Lowe employs this notion of ritualized writing to challenge historical narratives about ancient Japan (late seventh through early ninth centuries), a period when sutra copying flourished. He contends that Buddhist practice fulfilled a variety of social, political, and spiritual roles beyond ideological justification. Moreover, he demonstrates the inadequacy of state-folk dichotomies for understanding the social groups, institutions, and individual beliefs and practices of ancient Japanese Buddhism, highlighting instead common organizations across social class and using models that reveal shared concerns among believers from diverse social backgrounds.

Ritualized Writing makes broader contributions to the study of ritual and scripture by introducing the notion of scriptural cultures, an analytic tool that denotes a series of dynamic relationships and practices involving texts that have been strategically set apart or ritualized. Scripture, Lowe concludes, is at once a category created by humans and a body of texts that transforms individuals and social organizations who come into contact with it.

“Bryan Lowe offers a richly textured account of early Japanese Buddhist manuscript cultures and their associated ritual practices. Through careful analysis of scriptural colophons as well as materials from the Shōsōin archive, Lowe demonstrates the importance of ritualized writing for rulers, aristocrats, scribes, and ‘good friends’ of the Buddhist Dharma across the Japanese islands. In so doing, he provides a compelling new account of contemporaneous understandings of merit, kingship, deities, religious identity, and a host of other issues that resonated within Japanese religious culture for centuries.” (Michael Como, Columbia University)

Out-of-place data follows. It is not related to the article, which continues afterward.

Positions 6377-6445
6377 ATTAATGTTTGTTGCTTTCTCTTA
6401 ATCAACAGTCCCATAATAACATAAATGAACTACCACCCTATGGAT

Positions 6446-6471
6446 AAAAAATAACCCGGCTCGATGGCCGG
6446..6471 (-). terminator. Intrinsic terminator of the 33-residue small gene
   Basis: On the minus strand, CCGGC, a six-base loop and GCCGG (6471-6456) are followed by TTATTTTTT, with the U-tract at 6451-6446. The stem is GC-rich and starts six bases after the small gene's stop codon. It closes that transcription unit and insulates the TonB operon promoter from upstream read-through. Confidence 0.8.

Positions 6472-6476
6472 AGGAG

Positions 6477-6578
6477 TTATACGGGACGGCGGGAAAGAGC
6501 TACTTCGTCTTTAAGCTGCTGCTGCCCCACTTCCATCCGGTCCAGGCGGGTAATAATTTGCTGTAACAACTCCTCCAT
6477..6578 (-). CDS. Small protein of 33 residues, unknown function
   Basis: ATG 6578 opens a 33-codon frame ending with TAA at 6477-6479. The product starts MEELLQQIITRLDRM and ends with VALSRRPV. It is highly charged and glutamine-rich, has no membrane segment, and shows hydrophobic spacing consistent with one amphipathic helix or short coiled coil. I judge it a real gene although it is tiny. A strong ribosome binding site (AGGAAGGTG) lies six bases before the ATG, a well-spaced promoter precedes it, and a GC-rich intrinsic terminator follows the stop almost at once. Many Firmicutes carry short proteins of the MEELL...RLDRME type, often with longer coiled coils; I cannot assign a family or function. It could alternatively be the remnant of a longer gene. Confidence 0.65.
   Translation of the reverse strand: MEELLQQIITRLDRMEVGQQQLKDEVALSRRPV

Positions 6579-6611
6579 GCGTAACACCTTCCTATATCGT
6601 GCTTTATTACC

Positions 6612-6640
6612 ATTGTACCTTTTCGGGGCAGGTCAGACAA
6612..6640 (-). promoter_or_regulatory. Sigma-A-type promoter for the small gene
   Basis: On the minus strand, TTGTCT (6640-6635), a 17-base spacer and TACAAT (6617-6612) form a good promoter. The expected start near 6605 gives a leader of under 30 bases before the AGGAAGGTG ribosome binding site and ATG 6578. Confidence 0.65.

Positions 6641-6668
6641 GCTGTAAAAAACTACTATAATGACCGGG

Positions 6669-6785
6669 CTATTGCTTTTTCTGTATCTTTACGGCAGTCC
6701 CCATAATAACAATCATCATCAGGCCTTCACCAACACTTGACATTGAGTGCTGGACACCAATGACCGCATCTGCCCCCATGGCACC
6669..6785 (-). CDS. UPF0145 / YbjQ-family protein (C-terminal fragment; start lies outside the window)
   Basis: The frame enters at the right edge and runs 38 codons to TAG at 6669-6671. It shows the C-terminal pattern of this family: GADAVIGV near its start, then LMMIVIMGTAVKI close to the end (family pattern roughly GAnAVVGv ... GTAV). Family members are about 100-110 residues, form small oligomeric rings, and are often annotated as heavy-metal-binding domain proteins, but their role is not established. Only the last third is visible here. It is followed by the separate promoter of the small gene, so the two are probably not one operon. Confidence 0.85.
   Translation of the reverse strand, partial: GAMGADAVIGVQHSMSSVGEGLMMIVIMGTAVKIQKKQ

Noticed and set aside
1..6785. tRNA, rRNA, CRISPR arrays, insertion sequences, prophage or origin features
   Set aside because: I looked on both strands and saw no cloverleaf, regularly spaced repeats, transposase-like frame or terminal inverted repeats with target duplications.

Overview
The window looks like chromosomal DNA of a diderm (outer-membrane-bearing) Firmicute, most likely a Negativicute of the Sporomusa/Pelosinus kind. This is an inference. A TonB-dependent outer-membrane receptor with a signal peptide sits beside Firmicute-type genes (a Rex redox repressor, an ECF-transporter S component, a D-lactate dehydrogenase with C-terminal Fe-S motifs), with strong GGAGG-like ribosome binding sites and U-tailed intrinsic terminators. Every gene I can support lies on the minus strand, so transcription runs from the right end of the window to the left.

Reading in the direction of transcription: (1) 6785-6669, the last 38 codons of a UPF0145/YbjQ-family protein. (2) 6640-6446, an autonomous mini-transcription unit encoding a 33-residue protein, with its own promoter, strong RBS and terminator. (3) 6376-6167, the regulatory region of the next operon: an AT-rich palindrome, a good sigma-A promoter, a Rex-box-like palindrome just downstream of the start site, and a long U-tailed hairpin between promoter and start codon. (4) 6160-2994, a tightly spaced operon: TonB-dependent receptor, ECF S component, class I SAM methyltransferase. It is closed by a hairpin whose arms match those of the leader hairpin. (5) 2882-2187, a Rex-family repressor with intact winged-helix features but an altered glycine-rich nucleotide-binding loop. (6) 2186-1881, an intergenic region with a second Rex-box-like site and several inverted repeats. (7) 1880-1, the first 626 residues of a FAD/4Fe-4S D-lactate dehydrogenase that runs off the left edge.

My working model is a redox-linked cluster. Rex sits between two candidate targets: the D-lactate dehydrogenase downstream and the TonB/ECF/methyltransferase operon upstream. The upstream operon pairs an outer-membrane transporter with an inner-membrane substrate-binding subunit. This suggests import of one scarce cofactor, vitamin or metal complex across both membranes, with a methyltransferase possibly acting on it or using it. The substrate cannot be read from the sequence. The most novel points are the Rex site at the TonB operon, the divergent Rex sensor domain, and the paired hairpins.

“Bryan Lowe’s ground-breaking book is extraordinary for its insights into an era and topic that have long been ignored in the West: the Nara Period and the copying of scriptures. Lowe uses an interdisciplinary approach that includes political, economic, ritual, and ethical aspects in an exemplary fashion. His examination of the Indian, Central Asian, and Sinitic backgrounds of the subject extends his discussion to almost all of Buddhist Asia.” (Paul Groner, professor emeritus, University of Virginia)

The book can be purchased from University of Hawaii Press. Kindle editions are also available from Amazon at a significantly reduced price.
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Sugimoto Kazuki to speak at Princeton conference

A number of deadlines have prevented me from blogging about the 2016 Shōsōin exhibition, though I still do hope to get back to it. I will say that the Shōsōin documents conference was remarkably informative (a good summary, one far better than I could have written, can be found here).

Instead, I want to take this chance to note an upcoming conference that is relevant to readers of this blog. Princeton will be hosting an “International Conference on Buddhist Manuscript Cultures” from January 20-22, 2017. This is the third in a series of conferences supported by the Luce Foundation, as well as other generous sponsors. The first in the series addressed Dunhuang, and the second was also on Buddhist Manuscript Cultures more broadly. Full details can be found on the conference web page.